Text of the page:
It's not uncommon for farms to be a family affair, but the Drumm family at Mullingar, Co Westmeath, Ireland, have taken this to new heights with their own agritech invention.
The finals will be held at Rongotea, Manawatu, on Saturday 16 and Sunday 17 of April.
The organising committee, chaired by Paul Henson, has organised the stubble plots for the first day and the grassland plots for the next.
Currently there are 10 entrants in the conventional and five in the reversible divisions. The winners will qualify to represent New Zealand at the next World Championships in Kenya in December 2017.
Meanwhile there is an extra incentive for the seven entrants in the vintage ploughing division. The winner and runner-up will be invited to the 2016 World Championships in York, UK, on September 10 and 11.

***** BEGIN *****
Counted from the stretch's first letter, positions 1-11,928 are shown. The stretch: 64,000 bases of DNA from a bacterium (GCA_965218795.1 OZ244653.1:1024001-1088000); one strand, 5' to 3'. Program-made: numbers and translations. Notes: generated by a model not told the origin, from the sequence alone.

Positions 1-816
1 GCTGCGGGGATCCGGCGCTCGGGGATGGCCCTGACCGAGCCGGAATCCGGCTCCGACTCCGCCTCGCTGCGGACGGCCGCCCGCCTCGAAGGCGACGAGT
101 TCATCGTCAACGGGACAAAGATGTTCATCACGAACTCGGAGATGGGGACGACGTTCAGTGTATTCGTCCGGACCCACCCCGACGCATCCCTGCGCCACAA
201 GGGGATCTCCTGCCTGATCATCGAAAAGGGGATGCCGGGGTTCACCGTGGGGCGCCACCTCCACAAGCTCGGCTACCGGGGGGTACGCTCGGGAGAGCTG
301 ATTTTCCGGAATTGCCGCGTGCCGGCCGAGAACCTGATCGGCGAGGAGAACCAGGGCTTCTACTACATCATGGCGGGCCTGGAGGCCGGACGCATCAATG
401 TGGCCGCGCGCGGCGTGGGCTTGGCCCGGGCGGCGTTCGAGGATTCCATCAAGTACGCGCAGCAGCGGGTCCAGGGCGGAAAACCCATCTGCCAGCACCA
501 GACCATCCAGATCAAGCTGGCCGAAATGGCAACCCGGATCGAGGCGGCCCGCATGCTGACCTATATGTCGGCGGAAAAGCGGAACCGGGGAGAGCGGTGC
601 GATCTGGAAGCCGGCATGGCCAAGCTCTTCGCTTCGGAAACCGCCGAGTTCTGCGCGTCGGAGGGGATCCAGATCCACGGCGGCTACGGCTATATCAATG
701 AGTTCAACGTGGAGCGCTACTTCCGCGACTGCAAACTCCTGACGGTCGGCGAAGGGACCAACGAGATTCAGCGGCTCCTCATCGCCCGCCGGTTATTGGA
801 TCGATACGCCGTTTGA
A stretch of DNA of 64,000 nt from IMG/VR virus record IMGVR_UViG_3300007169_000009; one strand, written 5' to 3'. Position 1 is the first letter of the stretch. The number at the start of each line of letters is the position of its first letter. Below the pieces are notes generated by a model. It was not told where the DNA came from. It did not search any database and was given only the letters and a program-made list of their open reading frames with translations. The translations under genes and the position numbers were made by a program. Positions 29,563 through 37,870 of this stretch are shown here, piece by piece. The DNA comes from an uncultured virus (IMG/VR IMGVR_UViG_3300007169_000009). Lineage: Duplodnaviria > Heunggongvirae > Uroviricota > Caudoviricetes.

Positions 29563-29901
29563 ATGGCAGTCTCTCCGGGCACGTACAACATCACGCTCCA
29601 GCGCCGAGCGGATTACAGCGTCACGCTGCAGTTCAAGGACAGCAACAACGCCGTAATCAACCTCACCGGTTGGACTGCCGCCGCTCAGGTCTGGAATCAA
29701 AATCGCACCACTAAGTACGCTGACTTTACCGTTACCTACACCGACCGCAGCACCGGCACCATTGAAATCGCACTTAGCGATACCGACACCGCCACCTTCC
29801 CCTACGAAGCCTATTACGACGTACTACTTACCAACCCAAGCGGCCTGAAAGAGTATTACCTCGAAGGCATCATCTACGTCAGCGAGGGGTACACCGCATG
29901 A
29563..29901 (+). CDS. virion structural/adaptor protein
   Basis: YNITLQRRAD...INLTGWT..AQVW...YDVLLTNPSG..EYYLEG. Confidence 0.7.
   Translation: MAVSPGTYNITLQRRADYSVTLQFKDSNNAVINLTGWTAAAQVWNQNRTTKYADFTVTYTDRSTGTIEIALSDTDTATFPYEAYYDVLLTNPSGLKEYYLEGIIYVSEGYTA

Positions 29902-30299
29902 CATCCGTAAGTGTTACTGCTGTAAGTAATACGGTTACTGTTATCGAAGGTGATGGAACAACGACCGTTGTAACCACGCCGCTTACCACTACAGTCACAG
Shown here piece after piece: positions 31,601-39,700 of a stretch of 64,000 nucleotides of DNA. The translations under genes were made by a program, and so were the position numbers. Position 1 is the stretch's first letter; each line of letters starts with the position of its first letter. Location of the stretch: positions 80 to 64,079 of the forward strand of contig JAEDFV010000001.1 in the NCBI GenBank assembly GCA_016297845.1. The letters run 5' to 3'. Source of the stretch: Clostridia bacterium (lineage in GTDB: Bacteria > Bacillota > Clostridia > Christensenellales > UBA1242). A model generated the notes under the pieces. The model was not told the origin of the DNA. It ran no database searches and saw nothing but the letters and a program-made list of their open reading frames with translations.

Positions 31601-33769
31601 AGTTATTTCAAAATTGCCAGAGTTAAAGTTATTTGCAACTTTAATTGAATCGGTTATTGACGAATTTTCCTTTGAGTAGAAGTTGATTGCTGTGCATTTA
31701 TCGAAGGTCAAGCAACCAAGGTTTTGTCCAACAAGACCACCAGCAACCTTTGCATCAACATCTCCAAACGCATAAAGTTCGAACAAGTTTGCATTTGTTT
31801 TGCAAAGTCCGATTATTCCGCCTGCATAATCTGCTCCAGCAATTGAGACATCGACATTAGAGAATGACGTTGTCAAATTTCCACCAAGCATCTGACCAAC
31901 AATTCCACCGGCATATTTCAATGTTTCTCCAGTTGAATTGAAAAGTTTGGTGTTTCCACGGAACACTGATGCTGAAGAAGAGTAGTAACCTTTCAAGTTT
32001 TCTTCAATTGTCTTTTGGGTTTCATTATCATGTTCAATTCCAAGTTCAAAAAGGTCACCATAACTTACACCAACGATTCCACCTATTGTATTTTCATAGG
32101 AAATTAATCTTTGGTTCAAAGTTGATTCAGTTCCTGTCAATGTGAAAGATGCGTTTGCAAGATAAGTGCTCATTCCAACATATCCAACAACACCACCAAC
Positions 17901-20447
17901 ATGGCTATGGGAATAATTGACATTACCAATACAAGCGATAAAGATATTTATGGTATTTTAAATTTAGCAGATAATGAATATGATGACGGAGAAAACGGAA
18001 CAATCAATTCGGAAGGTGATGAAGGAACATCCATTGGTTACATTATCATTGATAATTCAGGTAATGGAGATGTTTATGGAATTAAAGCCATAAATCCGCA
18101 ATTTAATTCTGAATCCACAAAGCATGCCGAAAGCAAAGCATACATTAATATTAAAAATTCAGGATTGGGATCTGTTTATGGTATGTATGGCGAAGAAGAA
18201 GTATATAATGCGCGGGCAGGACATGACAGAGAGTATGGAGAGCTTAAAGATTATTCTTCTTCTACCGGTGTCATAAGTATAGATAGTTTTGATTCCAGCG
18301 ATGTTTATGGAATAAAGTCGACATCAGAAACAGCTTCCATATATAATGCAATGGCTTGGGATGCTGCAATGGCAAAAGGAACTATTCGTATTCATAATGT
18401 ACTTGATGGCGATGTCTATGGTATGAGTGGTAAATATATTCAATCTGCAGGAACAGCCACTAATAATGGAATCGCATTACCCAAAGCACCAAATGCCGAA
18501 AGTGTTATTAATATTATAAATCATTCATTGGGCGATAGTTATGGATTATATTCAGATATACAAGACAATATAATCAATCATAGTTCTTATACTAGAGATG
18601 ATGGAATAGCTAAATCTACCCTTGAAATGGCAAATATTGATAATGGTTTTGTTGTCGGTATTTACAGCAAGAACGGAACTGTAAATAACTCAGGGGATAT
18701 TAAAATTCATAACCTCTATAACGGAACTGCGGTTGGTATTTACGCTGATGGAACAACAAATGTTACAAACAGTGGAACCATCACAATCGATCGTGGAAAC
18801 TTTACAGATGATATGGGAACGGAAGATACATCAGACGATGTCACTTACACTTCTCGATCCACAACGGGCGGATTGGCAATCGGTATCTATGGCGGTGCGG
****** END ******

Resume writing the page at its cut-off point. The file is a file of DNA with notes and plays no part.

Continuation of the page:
"This is a first to invite vintage ploughs from around the world, but vintage ploughing has a lot of interest in UK and it represented a golden opportunity," World Ploughing Association chair Colin Millar told Rural News. "However, they will not be part of the World Championships."
In the horse ploughing division, sponsored by Rural News Group, there are six entries. These include Colin Drummond's six horse team and Erin Cassie's two horse team, both from Erewhon Station in Canterbury. All the ploughing work on Erewhon Station is done by working horses.
Two more horse entries come from Southland: John Cheynoweth with Sharon Chambers and Sean Leslie with Kaye Williams. The field is rounded out by Derek Thornton of Cambridge and last year's winner Fred Pilling of Te Kowhai, Hamilton.
Two other horse entries will plough, but not in the competition, as they are new ploughmen.